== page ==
The Chesapeake must have the ability to swim and retrieve for long periods of time. One can expect a good swimming Chesapeake to be a good moving Chesapeake and vice versa.

Judging Chesapeake Bay Retrievers

Head, Neck & Related Components

Chesapeakes that retrieve objects from the ground or in the water requiring necks and heads well-proportioned with length which combined, permit the nose and mouth to reach the ground or grasp fowl easily in the water. The Chesapeake should not be restricted in the water or forced into a stooped position on the ground.

In examining components of the head, the skull is approximately 5″-6″ wide from root to root of the ears. Overly wide skulls should be avoided. Skull and muzzle are approximately the same length (each is about 4¾”-5″ long). The muzzle is strong and gradually tapers to a pointed look at the tip without being extreme or to give the appearance of a sharp cutting affect. The muzzle should not be blunt, short or snipey. The medium stop implies that the Chesapeake should not be down, dish face or have an abrupt appearance, but rather a clean look. The above describes a head capable of grasping and carrying large game.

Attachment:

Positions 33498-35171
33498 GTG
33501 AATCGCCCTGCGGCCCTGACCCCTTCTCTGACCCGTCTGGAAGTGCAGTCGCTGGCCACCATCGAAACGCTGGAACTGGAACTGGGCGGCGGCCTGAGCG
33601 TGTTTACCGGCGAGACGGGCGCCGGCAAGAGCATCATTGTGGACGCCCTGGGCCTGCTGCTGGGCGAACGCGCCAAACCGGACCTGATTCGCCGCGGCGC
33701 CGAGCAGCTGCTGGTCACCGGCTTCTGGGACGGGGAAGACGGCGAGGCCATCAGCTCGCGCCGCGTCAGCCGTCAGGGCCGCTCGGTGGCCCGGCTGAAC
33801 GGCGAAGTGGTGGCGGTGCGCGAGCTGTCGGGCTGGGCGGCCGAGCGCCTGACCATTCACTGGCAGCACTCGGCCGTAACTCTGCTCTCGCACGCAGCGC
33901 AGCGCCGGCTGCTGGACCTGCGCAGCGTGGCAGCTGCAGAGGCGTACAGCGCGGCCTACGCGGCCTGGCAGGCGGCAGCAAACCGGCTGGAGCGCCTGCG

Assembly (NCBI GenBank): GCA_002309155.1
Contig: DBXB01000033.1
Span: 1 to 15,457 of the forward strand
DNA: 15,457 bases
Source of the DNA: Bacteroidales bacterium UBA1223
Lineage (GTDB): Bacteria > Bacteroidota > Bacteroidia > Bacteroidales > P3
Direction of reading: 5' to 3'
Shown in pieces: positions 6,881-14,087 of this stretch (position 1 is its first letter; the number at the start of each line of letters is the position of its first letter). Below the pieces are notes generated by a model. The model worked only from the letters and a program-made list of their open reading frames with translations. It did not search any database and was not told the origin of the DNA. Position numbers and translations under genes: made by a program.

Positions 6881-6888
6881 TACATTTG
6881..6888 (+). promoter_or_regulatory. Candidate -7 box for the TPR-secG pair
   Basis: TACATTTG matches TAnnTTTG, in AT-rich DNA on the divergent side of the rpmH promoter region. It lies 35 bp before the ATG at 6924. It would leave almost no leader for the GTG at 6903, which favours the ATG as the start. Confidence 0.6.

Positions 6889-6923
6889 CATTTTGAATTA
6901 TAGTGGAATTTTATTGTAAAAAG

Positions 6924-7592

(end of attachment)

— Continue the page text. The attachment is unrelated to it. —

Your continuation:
The lips should be thin, not pendulous. Thick heavy or fleshy lips, poised without visible support and heavy jowls, all have a tendency to retain feathers – thus, are not desirable. The ears are to be small, approximately 4½”-5″ in length. They are to be set high on a rounded skull, above the eye level but not so high up like a terrier and not high on an undesirable flat skull. Naturally the ears appear a little lower than the skull and the skull appears rounded. When baited and the ears are raised, the appearance is higher. Ear leather should not be too thin or too thick. The ears should hang loosely.

The eyes are medium large and very clear. An oval/oblong eye is implied. Eyes are wide apart in accordance with a 2½”-2¾” width. Wider could cause eyes to project, thus exposing them to brush and brambles and possible injury. A tight lid, open lid, round eyes and/or protruding eyes are undesirable. The color of the eye is specified as yellowish or amber. Amber allows darker shades of yellow that include orange, gold, and light brownish shades of yellow. It is desirable that eye color blends somewhat with the color of the dog to enhance the camouflage desired within the working environment.

The Chesapeake should have a pleasing head that projects a bright and happy disposition and an intelligent expression. Good disposition, a willing to work attitude, and devotion to companion are essential.

Structural Points

Heights are dogs 23″-26″ and bitches 21″-24″. Note that the Chesapeake has a two-inch difference in the ranges. Most sporting breeds have one. Thus there can be a 5″ difference or a 24″ bitch can be one-inch taller than a 23″ male.